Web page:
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Relational or Abyssal?

Lookup NU author(s): Professor Jonathan Pugh


The full text of this item is currently under embargo and cannot be made publicly available until 26/05/2024.

Publication metadata

Author(s): Pugh J

Publication type: Article

Publication status: Published

Journal: Political Geography

Year: 2022

Volume: 96

Print publication date: 01/06/2022

Online publication date: 26/05/2022

Acceptance date: 18/02/2022

Date deposited: 02/05/2022

ISSN (print): 0962-6298

ISSN (electronic): 1873-5096

Publisher: Elsevier Inc.


ePrints DOI: 10.57711/xj2d-tm50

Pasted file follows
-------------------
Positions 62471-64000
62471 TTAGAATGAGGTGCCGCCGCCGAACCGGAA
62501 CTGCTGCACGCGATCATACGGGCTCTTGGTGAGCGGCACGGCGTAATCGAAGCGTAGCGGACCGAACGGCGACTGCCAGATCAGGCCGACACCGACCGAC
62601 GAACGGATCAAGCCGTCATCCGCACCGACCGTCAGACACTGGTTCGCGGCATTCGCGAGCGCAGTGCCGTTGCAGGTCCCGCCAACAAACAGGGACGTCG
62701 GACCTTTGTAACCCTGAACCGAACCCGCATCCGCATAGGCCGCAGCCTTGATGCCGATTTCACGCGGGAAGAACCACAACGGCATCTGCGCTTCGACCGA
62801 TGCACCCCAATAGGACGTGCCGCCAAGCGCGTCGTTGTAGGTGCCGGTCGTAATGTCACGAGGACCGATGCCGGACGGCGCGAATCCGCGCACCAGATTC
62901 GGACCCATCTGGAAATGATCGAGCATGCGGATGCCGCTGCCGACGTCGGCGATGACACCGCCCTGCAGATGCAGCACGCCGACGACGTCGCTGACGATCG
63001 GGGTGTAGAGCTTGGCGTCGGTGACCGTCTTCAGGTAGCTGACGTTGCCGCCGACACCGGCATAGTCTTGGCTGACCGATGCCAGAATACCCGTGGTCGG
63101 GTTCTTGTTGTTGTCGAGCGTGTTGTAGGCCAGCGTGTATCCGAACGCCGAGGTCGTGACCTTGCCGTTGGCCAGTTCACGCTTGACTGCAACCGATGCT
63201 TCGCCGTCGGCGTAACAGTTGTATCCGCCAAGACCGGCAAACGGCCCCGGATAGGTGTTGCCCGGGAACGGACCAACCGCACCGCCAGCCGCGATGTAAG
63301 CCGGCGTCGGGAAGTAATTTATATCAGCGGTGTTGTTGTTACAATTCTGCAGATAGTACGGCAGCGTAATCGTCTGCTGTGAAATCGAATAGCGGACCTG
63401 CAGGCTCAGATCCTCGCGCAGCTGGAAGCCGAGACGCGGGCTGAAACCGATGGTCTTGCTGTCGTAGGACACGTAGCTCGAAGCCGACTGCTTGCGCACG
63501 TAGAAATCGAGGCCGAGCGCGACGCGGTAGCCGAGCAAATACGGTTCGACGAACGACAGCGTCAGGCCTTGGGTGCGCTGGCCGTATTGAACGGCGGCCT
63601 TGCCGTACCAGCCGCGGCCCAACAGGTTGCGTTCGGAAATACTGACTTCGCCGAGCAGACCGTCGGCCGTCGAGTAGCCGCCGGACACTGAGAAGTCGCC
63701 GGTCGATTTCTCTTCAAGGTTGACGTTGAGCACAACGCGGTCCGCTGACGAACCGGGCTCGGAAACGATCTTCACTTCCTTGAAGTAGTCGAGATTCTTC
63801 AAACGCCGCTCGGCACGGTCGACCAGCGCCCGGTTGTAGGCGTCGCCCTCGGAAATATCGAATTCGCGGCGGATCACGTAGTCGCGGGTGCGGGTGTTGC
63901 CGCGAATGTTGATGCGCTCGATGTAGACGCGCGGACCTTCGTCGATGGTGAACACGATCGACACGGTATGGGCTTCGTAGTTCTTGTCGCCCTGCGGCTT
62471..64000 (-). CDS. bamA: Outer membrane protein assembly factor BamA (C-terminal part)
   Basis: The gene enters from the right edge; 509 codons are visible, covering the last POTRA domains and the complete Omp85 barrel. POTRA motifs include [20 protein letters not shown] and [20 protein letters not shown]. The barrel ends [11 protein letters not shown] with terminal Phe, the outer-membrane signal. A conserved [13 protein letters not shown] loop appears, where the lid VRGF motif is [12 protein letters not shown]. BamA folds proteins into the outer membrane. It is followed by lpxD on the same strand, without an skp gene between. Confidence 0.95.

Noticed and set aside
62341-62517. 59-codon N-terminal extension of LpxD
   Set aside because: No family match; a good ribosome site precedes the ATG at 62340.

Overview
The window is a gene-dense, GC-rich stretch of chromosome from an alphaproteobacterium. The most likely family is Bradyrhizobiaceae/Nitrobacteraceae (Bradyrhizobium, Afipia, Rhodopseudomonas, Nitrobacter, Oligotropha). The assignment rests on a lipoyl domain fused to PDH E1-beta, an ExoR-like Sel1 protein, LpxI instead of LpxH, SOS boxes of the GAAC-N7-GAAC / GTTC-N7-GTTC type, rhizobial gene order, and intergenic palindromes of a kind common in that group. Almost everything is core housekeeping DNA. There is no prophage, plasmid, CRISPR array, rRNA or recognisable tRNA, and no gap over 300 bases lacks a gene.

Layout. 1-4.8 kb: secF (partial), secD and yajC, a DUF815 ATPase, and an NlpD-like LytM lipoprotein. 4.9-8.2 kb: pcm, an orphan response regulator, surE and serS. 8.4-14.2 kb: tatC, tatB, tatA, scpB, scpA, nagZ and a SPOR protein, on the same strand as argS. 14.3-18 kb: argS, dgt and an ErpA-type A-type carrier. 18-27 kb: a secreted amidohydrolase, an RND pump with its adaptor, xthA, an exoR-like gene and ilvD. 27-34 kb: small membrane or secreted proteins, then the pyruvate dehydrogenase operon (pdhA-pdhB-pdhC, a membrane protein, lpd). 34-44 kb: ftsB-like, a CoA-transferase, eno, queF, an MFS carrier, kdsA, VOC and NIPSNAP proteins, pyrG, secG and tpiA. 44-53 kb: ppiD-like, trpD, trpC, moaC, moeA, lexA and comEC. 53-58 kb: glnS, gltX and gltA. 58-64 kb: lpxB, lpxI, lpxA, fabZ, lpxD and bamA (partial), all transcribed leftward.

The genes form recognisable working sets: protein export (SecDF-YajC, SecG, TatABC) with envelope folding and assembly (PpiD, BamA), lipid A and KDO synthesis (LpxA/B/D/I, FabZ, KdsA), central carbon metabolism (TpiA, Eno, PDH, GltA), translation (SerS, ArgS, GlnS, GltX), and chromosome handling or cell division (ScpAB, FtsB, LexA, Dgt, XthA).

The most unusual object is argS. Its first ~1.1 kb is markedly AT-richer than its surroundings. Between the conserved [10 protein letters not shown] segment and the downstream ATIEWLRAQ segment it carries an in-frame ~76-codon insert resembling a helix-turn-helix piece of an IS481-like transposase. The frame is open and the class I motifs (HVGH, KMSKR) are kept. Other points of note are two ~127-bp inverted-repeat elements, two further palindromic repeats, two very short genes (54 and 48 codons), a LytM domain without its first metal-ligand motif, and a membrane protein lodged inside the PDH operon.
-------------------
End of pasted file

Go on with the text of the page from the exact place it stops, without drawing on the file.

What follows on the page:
Notes: What I characterise (with David Chandler) as ‘abyssal work’ is (re)turning to the Caribbean in a significant way, as a powerful vortex; an explosive, highly generative, geo-ontological space which enables us to more sharply delineate the stakes of critique – on the one hand, opening out to how everything is co-constituted through traceable inter-relational becomings (Glissant's ‘thought of the Other’), on the other, to practices and analytics which refuse being held-in-relation, remaining opaque, suspending the cuts and distinctions of ontological world-making (Glissant's the ‘other of Thought’). My sense is that analytically drawing out this third distinction, beyond the two approaches of modern and relational thinking which Steinberg so effectively engages, will become increasingly important for Geographers. As the pressure to decolonialise institutions, universities and practices grows, tensions will no doubt increasingly emerge between ‘thought of the Other’ and the ‘other of Thought’ – that is, between those which claim to decentre the human as subject, sensing and tracking inter-relational entanglements, and communities or analytics which adopt a less affirmative or para-ontological approach, refusing both modern rationalist assumptions and relational ontological imaginaries.